But the parable does not end here. The lost sheep, the lost coin, and the lost son were all designed to give hope to those poor publicans and sinners who had come to the Savior. The rest of the parable seems specifically intended to condemn the Pharisees and scribes. They are depicted by the prodigalís elder brother in verses 25-32.


25-32.†† "Now his elder son was in the field: and as he came and drew nigh to the house, he heard music and dancing. {26} And he called one of the servants, and asked what these things meant. {27} And he said unto him, Thy brother is come; and thy father hath killed the fatted calf, because he hath received him safe and sound. {28} And he was angry, and would not go in: therefore came his father out, and entreated him. {29} And he answering said to his father, Lo, these many years do I serve thee, neither transgressed I at any time thy commandment: and yet thou never gavest me a kid, that I might make merry with my friends: {30} But as soon as this thy son was come, which hath devoured thy living with harlots, thou hast killed for him the fatted calf. {31} And he said unto him, Son, thou art ever with me, and all that I have is thine. {32} It was meet that we should make merry, and be glad: for this thy brother was dead, and is alive again; and was lost, and is found."


       This elder brother is not in the house, but in the field.

       He refuses to come into the house.

       He is a slave wearing the name of a son.

       He is self-righteous.

       He despises the sacrifice, the robe, and the father.

       He is full of envy.

       He has all the ordinances of the fatherís house, but none of the blessedness.


Perhaps the most wondrous and most mysterious aspect of this great parable is way it closes. Only in eternity will we see the fulness of this closing verse manifest. In verse 32 we read ― ďIt was meet that we should make merry, and be glad: for this thy brother was dead, and is alive again; and was lost, and is found.Ē Here God the Father speaks of himself, all the angels of heaven, and every saved sinner, represented in this prodigal, making merry and being glad because though we were dead he as given us life, and though we were lost he has found us!


(Zep 3:14-17)"Sing, O daughter of Zion; shout, O Israel; be glad and rejoice with all the heart, O daughter of Jerusalem. {15} The LORD hath taken away thy judgments, he hath cast out thine enemy: the king of Israel, even the LORD, is in the midst of thee: thou shalt not see evil any more. {16} In that day it shall be said to Jerusalem, Fear thou not: and to Zion, Let not thine hands be slack. {17} The LORD thy God in the midst of thee is mighty; he will save, he will rejoice over thee with joy; he will rest in his love, he will joy over thee with singing."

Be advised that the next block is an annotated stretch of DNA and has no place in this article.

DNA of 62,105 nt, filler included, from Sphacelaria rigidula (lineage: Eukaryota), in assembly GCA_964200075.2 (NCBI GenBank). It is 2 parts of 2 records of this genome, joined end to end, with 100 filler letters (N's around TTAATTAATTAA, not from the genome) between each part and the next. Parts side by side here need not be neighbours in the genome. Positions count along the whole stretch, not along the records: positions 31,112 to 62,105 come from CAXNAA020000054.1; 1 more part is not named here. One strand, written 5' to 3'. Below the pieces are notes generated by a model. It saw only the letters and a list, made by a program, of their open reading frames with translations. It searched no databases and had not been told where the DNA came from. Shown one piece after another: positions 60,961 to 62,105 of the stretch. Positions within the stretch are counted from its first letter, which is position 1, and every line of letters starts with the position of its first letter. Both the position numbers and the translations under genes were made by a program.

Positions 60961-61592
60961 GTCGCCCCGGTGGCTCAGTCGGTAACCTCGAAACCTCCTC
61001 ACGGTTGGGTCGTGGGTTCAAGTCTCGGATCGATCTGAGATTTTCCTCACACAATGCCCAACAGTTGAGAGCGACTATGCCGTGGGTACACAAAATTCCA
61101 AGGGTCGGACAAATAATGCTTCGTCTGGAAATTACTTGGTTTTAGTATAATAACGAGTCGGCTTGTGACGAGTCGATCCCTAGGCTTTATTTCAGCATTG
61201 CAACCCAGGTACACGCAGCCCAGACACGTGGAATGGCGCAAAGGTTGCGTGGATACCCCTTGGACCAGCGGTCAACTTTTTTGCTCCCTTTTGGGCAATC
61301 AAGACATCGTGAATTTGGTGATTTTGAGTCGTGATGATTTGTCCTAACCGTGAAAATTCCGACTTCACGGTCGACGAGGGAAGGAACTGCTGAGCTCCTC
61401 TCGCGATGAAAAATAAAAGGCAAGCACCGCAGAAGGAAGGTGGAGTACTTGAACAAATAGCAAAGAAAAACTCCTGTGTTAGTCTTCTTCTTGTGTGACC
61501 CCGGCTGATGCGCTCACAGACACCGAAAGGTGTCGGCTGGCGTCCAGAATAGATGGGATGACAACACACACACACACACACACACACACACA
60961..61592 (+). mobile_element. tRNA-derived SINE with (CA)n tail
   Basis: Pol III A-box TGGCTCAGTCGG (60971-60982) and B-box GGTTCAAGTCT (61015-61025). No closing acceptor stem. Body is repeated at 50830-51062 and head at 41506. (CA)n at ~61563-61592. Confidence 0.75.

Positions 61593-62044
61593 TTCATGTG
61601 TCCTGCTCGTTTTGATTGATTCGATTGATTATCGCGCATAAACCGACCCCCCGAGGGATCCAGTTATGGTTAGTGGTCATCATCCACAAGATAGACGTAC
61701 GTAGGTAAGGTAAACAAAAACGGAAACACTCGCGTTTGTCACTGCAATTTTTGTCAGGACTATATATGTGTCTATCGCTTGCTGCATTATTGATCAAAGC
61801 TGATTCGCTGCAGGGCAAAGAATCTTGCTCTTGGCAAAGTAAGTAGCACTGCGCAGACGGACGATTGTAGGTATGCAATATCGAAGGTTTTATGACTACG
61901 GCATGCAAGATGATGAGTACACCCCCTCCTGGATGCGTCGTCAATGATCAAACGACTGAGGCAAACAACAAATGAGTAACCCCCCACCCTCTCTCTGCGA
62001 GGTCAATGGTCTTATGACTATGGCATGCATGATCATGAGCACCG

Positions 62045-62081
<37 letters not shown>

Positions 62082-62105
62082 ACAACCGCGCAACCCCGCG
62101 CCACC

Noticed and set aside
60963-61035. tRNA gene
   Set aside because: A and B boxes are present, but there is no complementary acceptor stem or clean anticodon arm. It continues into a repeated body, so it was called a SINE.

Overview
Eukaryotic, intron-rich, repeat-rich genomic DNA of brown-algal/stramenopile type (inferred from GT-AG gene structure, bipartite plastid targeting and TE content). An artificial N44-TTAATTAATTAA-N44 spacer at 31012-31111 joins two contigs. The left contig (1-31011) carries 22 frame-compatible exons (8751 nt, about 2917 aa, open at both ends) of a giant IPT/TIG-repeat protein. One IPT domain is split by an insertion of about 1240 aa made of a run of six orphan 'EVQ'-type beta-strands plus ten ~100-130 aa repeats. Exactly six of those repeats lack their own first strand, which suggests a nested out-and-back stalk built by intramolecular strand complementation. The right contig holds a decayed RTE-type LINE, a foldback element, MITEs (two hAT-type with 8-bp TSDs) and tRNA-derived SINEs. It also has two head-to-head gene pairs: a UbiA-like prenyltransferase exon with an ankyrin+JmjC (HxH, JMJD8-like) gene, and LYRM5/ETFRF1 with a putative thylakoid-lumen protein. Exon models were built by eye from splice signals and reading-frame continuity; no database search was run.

(Eph 2:1-7)"And you hath he quickened, who were dead in trespasses and sins: {2} Wherein in time past ye walked according to the course of this world, according to the prince of the power of the air, the spirit that now worketh in the children of disobedience: {3} Among whom also we all had our conversation in times past in the lusts of our flesh, fulfilling the desires of the flesh and of the mind; and were by nature the children of wrath, even as others. {4} But God, who is rich in mercy, for his great love wherewith he loved us, {5} Even when we were dead in sins, hath quickened us together with Christ, (by grace ye are saved;) {6} And hath raised us up together, and made us sit together in heavenly places in Christ Jesus: {7} That in the ages to come he might show the exceeding riches of his grace in his kindness toward us through Christ Jesus."


Did he promise


(Zep 3:18-20)"I will gather them that are sorrowful for the solemn assembly, who are of thee, to whom the reproach of it was a burden. {19} Behold, at that time I will undo all that afflict thee: and I will save her that halteth, and gather her that was driven out; and I will get them praise and fame in every land where they have been put to shame. {20} At that time will I bring you again, even in the time that I gather you: for I will make you a name and a praise among all people of the earth, when I turn back your captivity before your eyes, saith the LORD."


So it shall be in that great day that is yet to come!